Tom Sanders

“You Can’t Fix Culture.” Did Harvard Business Review Get It Wrong?

By Tom Sanders on April 15, 2016

“What do you think of this?” are the words I hear, quickly followed by the ‘plop’ of the latest Harvard Business Review hitting my desk. I look up to see the one-inch, bold orange typeface taunting me, “YOU CAN’T FIX CULTURE”.

My response is immediate:

“Seriously? In what world is that true? I mean come on, that’s got to be bogus. There’s got to be some middle ground here! HBR is usually pretty insightful, what did they figure out that I missed? Have I been misleading clients? Is my job becoming irrelevant?”

Then it hits me; this is denial, anger, bargaining, depression… Holy crap, I’m grieving! And I haven’t even opened the magazine. I better find a path to acceptance pretty quickly here.

Fortunately, all of this transpires in my head. Externally, I manage to reply with a considered, “Well, that’s certainly a provocative conversation-starter.” I promise to give the article a skim later in the day and turn my attention back to what I was doing.

Minutes later, I’m alone and immediately turning to page 96.


Whew, the headline is misleading. The article is about companies managing crisis and the assertion is that business practices are often the culprit, not culture. Regardless, the article points out that when unethical behavior comes to light, it is often the company culture that is identified as the cause and the cure. It turns out, I agree with the article.

But the initial shock threw me for a loop and here’s why: I do believe you can fix culture, but you have to understand how to assess it and know what to focus on. Culture is an indicator of an organization’s health. And just like our physical health, there are things you can address to improve it – but it requires understanding, commitment and discipline.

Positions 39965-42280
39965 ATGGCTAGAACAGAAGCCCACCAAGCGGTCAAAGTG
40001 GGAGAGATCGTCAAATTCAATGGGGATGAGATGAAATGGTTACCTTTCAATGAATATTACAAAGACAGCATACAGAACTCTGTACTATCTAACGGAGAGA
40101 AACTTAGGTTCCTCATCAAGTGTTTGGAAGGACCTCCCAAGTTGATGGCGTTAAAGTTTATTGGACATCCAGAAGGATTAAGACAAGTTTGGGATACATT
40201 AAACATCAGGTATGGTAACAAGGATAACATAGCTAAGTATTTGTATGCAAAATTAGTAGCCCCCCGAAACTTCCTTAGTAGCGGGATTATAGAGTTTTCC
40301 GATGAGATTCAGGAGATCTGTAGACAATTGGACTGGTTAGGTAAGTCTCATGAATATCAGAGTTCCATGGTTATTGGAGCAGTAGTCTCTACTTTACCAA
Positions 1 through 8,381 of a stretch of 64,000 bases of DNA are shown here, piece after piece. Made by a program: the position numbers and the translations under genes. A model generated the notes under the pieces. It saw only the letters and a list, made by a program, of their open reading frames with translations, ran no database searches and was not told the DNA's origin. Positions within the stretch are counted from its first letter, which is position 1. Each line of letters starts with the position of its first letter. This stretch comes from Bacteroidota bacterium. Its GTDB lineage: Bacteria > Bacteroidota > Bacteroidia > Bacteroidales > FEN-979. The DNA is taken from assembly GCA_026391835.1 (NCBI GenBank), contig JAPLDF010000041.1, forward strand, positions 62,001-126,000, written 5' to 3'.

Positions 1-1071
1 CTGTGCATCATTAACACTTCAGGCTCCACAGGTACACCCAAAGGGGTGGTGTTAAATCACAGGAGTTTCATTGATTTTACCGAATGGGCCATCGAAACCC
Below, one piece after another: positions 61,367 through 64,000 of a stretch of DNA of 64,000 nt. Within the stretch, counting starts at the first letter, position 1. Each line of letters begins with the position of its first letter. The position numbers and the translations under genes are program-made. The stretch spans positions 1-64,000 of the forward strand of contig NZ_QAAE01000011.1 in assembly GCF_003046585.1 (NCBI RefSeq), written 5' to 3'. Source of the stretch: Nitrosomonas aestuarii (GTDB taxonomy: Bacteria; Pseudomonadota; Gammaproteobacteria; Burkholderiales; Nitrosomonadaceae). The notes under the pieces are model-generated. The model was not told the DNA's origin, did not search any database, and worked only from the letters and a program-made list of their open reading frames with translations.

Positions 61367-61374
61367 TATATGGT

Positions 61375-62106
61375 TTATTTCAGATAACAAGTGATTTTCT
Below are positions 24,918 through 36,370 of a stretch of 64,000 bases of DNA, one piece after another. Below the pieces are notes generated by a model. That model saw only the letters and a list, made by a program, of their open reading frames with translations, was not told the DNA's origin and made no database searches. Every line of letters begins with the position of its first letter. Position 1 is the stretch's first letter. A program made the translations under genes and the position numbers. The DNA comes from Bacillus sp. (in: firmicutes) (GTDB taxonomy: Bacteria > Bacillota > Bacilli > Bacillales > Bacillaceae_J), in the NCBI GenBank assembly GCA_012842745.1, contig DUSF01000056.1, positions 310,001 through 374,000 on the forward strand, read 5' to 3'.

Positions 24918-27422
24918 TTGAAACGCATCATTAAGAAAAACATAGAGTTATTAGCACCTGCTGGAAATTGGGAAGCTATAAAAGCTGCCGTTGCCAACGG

So how can you tell if your culture needs fixing?

Step 1: Be Brave. Chances are you already know whether there’s a problem or not. Even if you can’t articulate what the problem is or why it exists, you (and your employees) will have a gut feel. So leave excuses and rationalizations behind, admit there’s a problem, roll up your sleeves and commit.

Step 2: Define ‘Healthy’. A healthy company is able to align, execute and react in ways that sustain exceptional performance. So what are the performance factors that create your success? What are the skills, capabilities and actions that enable them? A healthy culture will nurture supportive behaviors and quash the undesirable ones.

Step 3: Identify What’s Holding You Back. You’ll probably come up with a laundry list of things that you’ll want to fix. Take the time to find the areas of root cause.

Relationships: How do people across every level of the organization interact with one another? Do people seem to genuinely like and respect one another? Do people invest in getting to know one another? Simple things like smiles, laughter, and visible moments of appreciation are all good things to look for.

Commitments: Do people hold themselves accountable to promises and timelines they agree to? Are there signs of people pushing themselves a little bit – working a little longer, proactively following up, providing a heads up on potential issues? When circumstances result in a timeline being missed, is it met with excuses or a resetting of expectations?

Collaboration: Do things generally feel upbeat? Is it common for ideas to be expressed freely, or do people hold back? Are solutions prescribed by individuals or developed by teams? Are there regular and frequent status updates shared with all employees – the good, bad and ugly?

Step 4: Heed the Wisdom of Michael J. Fox. The exercise is about finding ways to make things better. Michael J. Fox has been famously quoted as saying, “I am careful not to confuse excellence for perfection. Excellence, I can reach for; perfection is God’s business.”

Finally, remember that employees will look to leadership to set the tone. If leaders don’t consistently demonstrate respect for the people and work of an organization, there’s no way they will inspire a culture of trust.

Tom Sanders is the Director of Brand Strategy at Core Creative. Do you want to learn more about living your brand internally? Sign-up for our monthly newsletter.